I’ve dived beneath its surface
and felt its tow.

 There’s emptiness in this world:
emptiness to know.
I’ve slipped into its nothingness
haha hee hee
……………………ho ho


Lesley Synge documents life with eyes wide open. She turns her gaze with equal intensity to all before her, whether the wrongs of contemporary society or the serendipity of passing clouds.  She is widely published in prose as well as poetry and is an award-winning novelist and short story writer. Lesley Synge’s first collection of poetry Organic Sister has gone out of print and her most recent book is Mountains Belong to the People who Love Them: Slow Journeys in South Korea and Eastern Australia. For sale at the special price of $20.

My Hairdresser

Don’t even think about
spending more than two seconds
bleating about your broken heart
in her salon
because she’ll tell ya straight –
men are only good for one thing.
After a hair appointment with Terry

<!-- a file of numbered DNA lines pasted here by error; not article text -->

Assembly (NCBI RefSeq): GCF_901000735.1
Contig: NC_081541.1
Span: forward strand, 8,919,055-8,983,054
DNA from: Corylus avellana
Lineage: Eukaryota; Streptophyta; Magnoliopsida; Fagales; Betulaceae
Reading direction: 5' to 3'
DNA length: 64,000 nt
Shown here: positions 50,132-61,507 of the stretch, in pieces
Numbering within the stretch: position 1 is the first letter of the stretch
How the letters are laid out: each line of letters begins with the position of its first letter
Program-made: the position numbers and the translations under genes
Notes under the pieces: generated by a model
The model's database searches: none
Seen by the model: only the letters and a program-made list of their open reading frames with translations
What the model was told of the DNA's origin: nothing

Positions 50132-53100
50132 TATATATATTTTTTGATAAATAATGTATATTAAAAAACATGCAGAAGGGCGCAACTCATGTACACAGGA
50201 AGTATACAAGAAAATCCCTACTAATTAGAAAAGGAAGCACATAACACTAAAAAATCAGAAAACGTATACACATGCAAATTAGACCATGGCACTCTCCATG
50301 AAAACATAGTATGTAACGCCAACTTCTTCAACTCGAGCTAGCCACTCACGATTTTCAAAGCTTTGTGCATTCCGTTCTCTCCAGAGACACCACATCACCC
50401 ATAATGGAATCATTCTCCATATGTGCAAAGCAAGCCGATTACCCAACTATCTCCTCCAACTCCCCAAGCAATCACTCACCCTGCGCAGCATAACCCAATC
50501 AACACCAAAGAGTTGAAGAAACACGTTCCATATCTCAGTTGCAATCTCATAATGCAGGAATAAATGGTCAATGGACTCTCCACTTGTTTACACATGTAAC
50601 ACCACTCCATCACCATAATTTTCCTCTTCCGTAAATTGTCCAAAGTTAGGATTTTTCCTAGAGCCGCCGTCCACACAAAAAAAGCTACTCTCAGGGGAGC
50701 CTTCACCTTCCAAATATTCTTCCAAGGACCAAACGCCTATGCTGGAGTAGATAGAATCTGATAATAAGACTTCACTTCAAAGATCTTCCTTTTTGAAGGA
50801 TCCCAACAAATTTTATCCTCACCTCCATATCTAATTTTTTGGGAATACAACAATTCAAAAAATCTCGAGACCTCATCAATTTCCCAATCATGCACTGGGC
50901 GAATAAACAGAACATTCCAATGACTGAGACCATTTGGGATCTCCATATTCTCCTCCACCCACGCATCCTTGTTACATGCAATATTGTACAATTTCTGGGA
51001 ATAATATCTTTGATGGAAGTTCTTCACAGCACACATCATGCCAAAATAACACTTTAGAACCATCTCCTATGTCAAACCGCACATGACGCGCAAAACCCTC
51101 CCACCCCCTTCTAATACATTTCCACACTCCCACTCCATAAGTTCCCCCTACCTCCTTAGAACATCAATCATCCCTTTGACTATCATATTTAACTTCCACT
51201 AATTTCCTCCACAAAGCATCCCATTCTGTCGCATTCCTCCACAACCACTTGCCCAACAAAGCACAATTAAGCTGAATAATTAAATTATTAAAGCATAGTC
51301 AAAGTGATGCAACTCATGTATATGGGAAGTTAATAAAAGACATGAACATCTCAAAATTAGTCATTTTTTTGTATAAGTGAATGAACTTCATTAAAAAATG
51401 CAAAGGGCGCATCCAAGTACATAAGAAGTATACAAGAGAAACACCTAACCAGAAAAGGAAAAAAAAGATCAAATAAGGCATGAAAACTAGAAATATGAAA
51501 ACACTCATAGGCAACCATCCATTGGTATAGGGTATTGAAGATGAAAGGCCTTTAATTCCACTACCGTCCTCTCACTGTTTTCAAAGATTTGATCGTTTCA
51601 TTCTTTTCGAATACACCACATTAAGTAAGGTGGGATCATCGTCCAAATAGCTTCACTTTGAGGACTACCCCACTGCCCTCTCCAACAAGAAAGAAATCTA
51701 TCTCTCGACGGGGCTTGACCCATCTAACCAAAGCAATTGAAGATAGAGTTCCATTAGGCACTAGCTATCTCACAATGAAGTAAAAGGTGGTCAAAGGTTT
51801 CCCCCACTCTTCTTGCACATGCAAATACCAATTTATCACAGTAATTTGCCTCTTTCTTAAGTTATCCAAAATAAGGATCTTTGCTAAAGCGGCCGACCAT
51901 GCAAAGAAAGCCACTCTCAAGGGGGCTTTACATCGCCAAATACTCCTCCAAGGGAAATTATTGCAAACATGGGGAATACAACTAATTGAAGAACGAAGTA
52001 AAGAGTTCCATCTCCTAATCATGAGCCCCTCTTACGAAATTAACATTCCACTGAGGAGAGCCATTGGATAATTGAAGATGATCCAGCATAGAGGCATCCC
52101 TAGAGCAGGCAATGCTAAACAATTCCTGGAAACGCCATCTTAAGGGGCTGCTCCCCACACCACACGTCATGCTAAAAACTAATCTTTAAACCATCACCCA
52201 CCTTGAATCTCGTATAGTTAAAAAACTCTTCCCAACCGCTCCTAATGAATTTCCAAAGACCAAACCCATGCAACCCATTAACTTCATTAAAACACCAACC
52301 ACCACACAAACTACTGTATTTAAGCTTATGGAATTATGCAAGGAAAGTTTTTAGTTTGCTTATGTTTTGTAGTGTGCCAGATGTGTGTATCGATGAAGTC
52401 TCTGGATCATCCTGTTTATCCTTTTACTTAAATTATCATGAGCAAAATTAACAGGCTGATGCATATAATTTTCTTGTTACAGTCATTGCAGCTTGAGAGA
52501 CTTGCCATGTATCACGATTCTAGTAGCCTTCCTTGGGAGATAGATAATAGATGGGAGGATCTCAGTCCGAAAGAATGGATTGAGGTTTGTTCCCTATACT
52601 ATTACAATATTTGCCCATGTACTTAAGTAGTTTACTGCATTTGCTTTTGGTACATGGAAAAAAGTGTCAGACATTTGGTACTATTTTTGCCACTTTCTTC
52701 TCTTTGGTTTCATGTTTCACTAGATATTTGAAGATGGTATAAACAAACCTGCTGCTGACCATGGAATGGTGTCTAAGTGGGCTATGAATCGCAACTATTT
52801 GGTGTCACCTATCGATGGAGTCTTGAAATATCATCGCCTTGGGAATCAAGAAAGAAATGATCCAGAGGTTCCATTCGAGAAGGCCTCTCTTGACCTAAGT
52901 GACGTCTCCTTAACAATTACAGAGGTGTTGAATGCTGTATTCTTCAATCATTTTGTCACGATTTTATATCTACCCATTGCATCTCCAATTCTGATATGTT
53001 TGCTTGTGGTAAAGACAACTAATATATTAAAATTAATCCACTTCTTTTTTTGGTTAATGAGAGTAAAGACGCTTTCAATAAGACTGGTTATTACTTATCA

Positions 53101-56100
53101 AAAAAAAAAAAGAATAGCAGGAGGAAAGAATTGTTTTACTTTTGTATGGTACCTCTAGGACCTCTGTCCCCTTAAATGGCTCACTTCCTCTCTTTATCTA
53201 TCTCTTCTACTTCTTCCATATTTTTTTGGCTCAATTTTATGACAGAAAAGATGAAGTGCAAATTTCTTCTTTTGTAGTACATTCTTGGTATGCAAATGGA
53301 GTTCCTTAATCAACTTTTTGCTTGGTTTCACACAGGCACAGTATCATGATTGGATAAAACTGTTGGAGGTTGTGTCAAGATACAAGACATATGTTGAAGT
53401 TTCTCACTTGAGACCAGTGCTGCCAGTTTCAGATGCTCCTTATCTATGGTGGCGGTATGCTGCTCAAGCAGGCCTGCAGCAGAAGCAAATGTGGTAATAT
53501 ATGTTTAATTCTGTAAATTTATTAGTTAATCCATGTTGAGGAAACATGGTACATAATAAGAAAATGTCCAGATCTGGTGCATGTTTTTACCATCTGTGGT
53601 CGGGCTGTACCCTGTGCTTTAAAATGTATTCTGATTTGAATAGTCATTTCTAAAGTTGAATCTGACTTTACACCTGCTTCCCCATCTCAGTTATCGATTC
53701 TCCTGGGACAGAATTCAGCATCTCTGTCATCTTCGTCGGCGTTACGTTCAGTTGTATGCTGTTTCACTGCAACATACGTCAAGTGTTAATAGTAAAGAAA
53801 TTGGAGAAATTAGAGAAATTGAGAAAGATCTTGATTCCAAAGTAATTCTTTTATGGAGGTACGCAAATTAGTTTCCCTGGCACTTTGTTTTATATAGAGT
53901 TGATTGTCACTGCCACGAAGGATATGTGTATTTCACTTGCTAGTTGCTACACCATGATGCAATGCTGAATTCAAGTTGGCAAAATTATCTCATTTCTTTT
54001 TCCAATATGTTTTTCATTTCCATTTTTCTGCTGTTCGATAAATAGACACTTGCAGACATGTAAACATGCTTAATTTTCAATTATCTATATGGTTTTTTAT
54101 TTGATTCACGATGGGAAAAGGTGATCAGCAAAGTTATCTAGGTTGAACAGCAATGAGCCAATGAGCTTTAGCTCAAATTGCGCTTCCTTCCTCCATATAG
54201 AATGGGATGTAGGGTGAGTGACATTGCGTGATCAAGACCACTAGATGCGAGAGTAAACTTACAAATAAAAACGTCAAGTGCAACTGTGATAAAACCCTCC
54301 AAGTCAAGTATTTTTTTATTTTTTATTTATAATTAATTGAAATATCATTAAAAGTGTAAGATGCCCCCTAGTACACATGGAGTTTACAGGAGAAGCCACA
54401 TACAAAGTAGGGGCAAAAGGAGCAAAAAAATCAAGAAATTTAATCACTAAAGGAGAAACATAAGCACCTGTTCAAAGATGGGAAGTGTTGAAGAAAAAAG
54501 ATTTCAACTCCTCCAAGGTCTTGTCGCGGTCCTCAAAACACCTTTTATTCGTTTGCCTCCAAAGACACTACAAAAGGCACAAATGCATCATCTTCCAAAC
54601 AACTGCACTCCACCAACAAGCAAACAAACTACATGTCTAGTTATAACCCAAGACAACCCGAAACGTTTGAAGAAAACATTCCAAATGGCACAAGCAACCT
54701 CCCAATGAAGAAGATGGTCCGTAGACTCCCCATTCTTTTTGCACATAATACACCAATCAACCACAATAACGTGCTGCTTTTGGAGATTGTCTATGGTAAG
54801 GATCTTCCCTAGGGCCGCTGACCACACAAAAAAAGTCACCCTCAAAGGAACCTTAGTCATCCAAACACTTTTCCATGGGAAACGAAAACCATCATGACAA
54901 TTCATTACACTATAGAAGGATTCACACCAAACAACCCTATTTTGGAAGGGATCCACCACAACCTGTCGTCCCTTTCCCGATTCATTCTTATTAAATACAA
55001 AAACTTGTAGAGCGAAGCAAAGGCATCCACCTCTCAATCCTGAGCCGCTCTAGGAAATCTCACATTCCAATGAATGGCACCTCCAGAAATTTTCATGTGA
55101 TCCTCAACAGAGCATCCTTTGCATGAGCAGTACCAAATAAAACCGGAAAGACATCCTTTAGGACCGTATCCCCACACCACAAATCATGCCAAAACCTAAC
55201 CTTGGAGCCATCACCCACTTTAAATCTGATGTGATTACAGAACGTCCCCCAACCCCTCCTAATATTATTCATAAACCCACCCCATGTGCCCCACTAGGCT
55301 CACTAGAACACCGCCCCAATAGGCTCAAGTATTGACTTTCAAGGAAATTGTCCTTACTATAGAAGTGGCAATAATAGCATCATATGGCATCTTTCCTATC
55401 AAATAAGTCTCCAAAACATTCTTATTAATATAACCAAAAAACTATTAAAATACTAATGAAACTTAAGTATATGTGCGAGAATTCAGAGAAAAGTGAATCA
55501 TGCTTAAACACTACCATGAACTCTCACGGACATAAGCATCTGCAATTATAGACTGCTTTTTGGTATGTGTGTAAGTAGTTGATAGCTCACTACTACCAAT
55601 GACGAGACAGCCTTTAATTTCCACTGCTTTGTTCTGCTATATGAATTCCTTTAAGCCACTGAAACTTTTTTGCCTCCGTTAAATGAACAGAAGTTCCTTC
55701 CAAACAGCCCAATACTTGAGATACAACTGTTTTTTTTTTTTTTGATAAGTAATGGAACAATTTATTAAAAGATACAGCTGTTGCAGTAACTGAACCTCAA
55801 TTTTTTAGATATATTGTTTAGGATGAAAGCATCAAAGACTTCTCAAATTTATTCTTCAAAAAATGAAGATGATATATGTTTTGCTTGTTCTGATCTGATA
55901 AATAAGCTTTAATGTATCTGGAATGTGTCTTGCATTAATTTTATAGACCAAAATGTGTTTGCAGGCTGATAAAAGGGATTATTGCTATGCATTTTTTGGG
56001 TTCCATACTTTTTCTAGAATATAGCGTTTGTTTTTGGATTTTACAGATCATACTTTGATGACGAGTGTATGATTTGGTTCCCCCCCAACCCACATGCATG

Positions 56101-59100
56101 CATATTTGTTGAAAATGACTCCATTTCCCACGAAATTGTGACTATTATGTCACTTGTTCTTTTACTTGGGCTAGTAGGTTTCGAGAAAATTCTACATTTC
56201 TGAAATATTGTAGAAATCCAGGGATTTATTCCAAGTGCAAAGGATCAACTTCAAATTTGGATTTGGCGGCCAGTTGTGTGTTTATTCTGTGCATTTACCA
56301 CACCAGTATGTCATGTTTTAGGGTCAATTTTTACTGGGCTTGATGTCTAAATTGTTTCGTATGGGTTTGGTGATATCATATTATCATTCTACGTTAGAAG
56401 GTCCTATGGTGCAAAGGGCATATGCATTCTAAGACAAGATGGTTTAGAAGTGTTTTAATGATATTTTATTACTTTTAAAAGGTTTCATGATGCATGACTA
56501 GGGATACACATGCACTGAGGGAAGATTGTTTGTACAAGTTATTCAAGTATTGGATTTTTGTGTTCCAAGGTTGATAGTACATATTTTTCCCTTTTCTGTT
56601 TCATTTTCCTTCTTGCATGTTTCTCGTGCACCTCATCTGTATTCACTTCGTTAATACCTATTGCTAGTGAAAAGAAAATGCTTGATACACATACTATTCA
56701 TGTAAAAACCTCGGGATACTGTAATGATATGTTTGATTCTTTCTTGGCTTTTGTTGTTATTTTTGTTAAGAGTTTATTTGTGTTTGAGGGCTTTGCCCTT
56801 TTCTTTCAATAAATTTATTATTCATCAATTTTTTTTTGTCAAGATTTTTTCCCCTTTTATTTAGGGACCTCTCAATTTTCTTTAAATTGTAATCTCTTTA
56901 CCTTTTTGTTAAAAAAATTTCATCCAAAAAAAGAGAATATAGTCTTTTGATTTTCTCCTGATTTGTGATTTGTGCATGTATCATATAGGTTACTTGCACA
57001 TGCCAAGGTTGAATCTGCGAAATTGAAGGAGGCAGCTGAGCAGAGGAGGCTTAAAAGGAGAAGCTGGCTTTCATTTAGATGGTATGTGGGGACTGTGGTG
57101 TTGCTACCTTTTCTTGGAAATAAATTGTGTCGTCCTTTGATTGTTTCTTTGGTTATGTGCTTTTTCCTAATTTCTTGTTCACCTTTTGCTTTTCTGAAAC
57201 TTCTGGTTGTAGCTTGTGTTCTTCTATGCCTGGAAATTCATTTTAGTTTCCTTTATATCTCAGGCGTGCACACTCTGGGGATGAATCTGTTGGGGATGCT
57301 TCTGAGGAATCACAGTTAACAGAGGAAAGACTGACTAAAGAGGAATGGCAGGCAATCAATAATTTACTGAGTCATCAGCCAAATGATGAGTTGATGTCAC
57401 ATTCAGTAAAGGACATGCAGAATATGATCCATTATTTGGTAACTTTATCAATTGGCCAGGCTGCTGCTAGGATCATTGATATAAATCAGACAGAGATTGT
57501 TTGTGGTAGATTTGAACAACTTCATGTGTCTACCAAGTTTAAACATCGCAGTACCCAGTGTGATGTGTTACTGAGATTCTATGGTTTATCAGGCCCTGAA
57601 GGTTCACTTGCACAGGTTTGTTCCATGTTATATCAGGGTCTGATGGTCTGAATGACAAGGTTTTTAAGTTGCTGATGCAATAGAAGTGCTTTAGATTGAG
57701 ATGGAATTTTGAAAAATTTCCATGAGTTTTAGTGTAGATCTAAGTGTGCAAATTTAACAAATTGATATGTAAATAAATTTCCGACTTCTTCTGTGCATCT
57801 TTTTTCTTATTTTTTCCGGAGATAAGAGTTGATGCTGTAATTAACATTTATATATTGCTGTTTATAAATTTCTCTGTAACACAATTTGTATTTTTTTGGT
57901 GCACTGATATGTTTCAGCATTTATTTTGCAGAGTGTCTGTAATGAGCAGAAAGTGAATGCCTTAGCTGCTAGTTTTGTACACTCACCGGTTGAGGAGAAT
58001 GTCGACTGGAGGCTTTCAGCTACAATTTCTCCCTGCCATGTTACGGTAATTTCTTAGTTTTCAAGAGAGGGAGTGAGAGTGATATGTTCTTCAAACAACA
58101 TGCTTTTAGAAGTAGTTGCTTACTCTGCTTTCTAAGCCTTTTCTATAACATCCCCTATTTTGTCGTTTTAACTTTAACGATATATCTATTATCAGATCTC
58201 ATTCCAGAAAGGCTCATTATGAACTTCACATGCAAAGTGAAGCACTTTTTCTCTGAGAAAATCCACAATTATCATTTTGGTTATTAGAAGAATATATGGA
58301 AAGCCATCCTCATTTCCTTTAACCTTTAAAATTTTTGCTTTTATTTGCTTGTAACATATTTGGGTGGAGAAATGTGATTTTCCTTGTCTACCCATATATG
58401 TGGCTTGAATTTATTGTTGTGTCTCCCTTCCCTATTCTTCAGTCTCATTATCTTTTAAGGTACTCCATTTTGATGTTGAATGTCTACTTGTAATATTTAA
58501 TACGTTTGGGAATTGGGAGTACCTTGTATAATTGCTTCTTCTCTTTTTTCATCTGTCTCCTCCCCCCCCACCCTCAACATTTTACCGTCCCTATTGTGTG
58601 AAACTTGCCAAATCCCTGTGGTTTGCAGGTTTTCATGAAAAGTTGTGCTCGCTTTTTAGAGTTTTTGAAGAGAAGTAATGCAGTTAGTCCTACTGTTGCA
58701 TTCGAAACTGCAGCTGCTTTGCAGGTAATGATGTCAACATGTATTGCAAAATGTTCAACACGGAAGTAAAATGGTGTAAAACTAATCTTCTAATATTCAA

you’d come out feeling like
you’d danced all night at a disco
steada having the dead cells on top of your head
tizzed up.
Know what I mean?

Bit on the loud side, our Terry
a bit … OTT.
Every time you booked in
she’d have redecorated
and be swirling around in a weird teenage outfit
running a hand through the latest
colour in her hair
or through the tinsel wig she wore
after illness struck.

She hated it when she couldn’t work any more
drove her husband nuts as she
ran up her bankcard
on rows of lights across the lounge-room ceiling
and huge mirrors.

I saw this jazz when I came to stay the night.
She was wearing slinky tight black pants
and a sexy pink T-shirt
and I was in my fake leopard fur
to help her feel as if we’d returned
from drinking cocktails
and not about to spend the evening
lounging on the double bed she could hardly leave
now her bones had started to shatter.
She told her husband
Darl, you gotta get me to the hospital
for a decent shot of morphine.
The poor bugger was so sleep-deprived
he could hardly summon the ambos.
When they came, she refused
to utter the word pain
but when they heard the name of her condition
they knew she wasn’t faking it.

She chirped away
as if some spunk was tempting her